Government hurricane forecasters said there would likely be fewer storms this year than they had originally predicted in May. But they warned people living near coastlines not to be lulled.
"It only takes one hurricane to make for a very bad day," said David Paulison, director of the Federal Emergency Management Agency.
The National Hurricane Center now predicts that there will be 12 to 15 storms strong enough to get names; seven to nine of those storms will become hurricanes, with winds of 74 mph or higher; and that three to four will become "major" hurricanes, with winds of at least. 111 mph.
In May they had forecast 13 to 16 named storms, eight to 10 hurricanes, and four to six major hurricanes.
Why the revision? The waters of the tropical Atlantic, where most of the storms take shape, have cooled slightly more than expected. Wind patterns have changed as well, with stronger prevailing high-altitude winds that tend to pull storms apart before they can gain much strength.
The result: So far this year, there have been only three named storms - Alberto, Beryl and Chris - and not one of them reached hurricane strength.
Still, Max Mayfield, director of the National Hurricane Center, said we can expect an "active season." The new numbers are well above the average for the last half century.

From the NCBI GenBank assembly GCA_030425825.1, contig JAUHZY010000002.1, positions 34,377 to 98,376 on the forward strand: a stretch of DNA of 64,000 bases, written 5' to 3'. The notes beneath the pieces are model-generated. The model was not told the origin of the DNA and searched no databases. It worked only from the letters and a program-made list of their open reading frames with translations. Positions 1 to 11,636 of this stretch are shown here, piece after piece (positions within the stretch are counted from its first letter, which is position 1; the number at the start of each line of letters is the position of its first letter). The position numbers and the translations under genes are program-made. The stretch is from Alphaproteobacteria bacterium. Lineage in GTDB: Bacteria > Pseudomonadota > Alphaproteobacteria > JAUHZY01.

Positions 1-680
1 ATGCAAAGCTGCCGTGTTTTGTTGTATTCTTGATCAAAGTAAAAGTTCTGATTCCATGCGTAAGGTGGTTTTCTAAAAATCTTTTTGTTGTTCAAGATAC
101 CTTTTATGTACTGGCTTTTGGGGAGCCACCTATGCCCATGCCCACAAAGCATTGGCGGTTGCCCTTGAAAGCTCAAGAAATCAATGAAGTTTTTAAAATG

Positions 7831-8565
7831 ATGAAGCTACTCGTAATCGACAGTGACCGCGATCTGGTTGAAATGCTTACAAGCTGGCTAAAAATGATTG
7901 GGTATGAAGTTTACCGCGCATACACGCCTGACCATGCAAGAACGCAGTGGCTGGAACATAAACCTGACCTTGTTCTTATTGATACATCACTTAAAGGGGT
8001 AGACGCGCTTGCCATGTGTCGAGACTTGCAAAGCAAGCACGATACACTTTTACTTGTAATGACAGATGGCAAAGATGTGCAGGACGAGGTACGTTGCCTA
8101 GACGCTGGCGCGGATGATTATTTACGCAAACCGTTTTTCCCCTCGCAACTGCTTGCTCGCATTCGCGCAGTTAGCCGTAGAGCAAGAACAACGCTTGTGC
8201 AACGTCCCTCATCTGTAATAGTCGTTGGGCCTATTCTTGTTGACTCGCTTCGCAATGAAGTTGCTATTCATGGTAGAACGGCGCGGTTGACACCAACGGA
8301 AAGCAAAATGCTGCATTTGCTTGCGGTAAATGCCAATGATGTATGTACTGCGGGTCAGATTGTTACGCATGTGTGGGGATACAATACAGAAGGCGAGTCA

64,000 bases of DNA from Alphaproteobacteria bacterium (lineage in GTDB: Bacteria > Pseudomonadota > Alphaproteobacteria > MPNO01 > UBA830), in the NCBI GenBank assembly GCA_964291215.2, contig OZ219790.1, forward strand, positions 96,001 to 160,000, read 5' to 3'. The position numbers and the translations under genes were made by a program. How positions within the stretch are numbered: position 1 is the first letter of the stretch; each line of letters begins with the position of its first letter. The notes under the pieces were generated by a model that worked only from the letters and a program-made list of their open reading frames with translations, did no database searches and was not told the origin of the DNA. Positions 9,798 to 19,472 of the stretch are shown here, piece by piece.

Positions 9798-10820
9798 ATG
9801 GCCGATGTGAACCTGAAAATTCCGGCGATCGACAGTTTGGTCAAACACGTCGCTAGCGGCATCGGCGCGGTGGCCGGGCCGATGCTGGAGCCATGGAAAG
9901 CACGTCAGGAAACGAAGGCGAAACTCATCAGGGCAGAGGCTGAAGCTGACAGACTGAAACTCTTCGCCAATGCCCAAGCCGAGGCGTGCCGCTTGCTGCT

Mayfield said a survey commissioned by the National Hurricane Survival Initiative, a coalition of government agencies and private companies that often have to deal with natural disasters, concerned him. The survey of 1,100 coastal residents found that 56 percent did not feel vulnerable to a hurricane; 68 percent did not have a hurricane survival kit; and 13 percent might not evacuate their homes, even if ordered to leave.
"This report was not encouraging," he said. In a separate statement he said, "Katrina was quite a national wake-up call, yet it seems too many residents are still asleep."
In the wake of Katrina, FEMA warns people to be ready to go for several days without any help from police or government disaster agencies. It urges people to keep 72 hours' worth of supplies of canned food, bottled water, flashlights with good batteries, and portable radios.
FEMA director Paulison also said his agency would try to move into disaster areas sooner than it did last year after Katrina. "The old model was we waited for the state to become overwhelmed before the federal government stepped in," he said. "That model simply doesn't work."